Wednesday, May 25, 2005

Cahokia Mounds State Historic Site

Cahokia Mounds State Historic Site - Several mounds including Monks Mound, the largest earthen mound in the New World. This web site includes information on the interpretive center, and presents photos, history, and event calendar at this World Heritage site.

From the site:

The remains of the most sophisticated prehistoric native civilization north of Mexico are preserved at Cahokia Mounds State Historic Site. Within the 2,200-acre tract, located a few miles west of Collinsville, Illinois, lie the archaeological remnants of the central section of the ancient settlement that is today known as Cahokia.

Cahokia Mounds has been recognized as a U. S. National Historic Landmark, and the United Nations Educational, Scientific, and Cultural Organization (UNESCO) , in 1982, designated Cahokia Mounds a World Heritage Site for its importance to our understanding of the prehistory of North America. Cahokia Mounds is managed by the Illinois Historic Preservation Agency.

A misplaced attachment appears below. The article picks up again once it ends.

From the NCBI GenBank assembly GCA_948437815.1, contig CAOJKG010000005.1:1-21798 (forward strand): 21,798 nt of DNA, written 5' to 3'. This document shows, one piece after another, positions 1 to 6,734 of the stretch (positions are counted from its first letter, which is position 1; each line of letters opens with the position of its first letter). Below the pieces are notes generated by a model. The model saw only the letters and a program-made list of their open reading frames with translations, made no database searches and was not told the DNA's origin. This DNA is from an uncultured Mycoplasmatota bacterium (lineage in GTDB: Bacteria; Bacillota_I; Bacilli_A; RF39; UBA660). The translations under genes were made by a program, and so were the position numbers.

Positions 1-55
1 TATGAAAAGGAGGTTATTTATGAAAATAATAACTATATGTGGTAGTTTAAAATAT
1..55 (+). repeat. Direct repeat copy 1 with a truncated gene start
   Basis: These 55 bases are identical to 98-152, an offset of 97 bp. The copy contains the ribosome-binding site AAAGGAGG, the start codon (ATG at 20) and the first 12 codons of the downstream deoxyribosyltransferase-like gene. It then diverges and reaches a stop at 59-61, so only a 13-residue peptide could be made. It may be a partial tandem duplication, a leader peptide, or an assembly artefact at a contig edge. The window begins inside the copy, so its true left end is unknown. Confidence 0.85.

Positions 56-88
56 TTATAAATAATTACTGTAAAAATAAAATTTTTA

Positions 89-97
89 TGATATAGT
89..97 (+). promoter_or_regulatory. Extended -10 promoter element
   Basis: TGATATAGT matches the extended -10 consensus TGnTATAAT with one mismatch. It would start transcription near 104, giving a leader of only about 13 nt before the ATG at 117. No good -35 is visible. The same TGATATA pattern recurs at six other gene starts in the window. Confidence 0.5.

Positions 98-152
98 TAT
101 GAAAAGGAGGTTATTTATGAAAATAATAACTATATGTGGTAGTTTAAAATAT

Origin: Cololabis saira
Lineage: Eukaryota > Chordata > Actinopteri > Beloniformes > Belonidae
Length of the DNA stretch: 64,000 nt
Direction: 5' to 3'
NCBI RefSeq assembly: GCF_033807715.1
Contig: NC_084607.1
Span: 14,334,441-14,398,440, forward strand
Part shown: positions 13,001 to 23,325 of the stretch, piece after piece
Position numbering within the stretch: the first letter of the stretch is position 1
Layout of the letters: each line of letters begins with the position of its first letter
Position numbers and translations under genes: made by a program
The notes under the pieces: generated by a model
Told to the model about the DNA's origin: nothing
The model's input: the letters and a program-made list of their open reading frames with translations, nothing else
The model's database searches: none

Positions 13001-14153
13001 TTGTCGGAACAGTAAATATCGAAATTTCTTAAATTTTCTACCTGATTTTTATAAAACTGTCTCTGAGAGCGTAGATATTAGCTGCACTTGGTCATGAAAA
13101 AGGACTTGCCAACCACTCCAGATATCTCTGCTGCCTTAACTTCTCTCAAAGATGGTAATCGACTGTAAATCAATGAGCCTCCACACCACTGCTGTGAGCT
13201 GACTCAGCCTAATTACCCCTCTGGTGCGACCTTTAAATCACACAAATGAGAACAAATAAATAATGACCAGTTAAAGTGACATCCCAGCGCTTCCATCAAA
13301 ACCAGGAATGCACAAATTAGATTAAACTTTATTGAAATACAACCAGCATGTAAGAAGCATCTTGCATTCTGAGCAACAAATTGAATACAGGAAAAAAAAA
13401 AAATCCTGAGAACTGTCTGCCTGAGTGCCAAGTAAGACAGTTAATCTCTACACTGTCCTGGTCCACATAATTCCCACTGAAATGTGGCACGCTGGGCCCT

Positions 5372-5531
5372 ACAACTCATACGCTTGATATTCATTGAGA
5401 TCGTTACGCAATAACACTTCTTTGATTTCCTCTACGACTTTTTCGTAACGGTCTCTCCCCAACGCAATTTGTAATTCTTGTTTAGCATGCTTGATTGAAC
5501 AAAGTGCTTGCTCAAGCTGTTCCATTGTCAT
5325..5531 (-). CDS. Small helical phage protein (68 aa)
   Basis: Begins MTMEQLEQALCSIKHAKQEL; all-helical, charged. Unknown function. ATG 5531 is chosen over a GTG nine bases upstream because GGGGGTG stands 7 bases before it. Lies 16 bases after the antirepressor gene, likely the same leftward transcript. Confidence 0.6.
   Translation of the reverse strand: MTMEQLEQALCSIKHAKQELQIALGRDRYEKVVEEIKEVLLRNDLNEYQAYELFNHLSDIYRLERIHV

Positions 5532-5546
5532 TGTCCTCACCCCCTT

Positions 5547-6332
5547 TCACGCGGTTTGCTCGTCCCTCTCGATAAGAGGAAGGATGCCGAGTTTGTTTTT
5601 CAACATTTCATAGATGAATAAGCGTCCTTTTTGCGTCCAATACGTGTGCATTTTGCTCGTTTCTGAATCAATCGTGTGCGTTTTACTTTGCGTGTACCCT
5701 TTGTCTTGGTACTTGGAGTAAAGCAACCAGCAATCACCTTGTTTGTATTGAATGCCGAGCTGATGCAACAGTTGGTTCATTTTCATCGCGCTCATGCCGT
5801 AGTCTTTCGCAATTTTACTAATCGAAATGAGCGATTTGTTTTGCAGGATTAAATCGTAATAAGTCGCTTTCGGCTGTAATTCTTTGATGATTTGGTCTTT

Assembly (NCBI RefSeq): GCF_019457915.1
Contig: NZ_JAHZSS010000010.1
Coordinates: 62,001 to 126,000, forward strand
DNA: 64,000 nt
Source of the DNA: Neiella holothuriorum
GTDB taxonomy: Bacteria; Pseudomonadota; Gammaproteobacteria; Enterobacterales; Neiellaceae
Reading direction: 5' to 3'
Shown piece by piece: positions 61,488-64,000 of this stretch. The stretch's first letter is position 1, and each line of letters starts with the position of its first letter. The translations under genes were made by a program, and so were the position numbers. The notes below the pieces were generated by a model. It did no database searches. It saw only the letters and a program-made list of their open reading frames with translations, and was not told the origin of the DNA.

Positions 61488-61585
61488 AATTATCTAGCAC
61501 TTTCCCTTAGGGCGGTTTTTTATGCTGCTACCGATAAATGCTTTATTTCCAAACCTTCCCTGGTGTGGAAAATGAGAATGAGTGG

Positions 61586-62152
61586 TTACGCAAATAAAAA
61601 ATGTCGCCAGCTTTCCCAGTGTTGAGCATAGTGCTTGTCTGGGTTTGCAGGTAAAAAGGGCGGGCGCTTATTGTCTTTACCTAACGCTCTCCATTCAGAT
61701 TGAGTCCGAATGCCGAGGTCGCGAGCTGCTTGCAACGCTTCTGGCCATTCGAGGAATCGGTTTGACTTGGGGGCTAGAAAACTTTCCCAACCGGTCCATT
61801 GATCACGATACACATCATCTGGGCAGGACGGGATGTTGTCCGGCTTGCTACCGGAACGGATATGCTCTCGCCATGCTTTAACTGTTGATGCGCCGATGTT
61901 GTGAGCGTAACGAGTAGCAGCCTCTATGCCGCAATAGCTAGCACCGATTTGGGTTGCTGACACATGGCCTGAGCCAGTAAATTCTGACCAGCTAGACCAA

According to archaeological finds, the city of Cahokia was inhabited from about A.D. 700 to 1400. At its peak, from A.D. 1050 to 1200, the city covered nearly six square miles and possibly 10-20,000 people lived here. Over 120 mounds were built through time, and most mounds were enlarged several times. Houses were arranged in rows and around open plazas, and the main agricultural fields lay outside the city. The site is named for a subtribe of the Illiniwek (or Illinois tribe, a loose confederacy of related peoples) - the Cahokia - who moved into this area in the 1600s and lived nearby when the French arrived about 1699. Sometime in the mid-1800s, local historians suggested the site be called "Cahokia" to honor these later arrivals. Archaeological investigations and scientific tests, mostly since the 1920s and especially since the 1960s, have provided what is known of the once-thriving community.

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